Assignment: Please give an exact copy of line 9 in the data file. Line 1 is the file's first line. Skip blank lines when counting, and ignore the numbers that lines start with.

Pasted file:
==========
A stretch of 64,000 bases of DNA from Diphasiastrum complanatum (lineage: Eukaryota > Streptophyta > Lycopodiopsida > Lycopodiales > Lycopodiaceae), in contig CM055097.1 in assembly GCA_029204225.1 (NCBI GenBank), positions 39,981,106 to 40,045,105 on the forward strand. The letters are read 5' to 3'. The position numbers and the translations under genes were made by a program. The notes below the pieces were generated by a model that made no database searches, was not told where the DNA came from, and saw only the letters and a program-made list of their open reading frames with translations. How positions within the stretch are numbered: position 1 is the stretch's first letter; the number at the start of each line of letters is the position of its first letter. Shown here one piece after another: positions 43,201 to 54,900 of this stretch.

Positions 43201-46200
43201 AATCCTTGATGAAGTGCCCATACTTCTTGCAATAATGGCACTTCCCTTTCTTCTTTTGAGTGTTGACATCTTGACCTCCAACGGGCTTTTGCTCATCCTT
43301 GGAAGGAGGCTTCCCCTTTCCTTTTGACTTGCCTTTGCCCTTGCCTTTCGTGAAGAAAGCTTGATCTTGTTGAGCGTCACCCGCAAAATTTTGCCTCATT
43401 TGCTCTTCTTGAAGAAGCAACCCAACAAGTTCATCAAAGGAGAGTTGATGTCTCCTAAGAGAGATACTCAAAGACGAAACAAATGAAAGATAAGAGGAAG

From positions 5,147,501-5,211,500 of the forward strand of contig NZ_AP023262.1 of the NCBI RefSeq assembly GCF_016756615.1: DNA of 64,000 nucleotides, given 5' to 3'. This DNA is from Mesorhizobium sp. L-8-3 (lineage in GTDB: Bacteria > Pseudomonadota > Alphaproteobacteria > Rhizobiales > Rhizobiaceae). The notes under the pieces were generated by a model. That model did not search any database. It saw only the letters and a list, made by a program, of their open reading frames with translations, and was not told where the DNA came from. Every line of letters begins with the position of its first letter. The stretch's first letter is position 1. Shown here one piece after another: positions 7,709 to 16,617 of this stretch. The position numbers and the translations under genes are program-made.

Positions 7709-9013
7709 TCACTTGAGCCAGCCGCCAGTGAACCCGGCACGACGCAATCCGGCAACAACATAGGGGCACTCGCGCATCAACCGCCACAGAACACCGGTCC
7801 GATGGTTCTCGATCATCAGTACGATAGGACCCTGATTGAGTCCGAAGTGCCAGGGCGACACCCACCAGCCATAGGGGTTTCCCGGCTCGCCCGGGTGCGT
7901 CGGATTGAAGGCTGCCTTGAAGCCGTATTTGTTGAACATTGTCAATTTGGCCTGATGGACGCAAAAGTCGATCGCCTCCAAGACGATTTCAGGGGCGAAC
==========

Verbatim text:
7801 GATGGTTCTCGATCATCAGTACGATAGGACCCTGATTGAGTCCGAAGTGCCAGGGCGACACCCACCAGCCATAGGGGTTTCCCGGCTCGCCCGGGTGCGT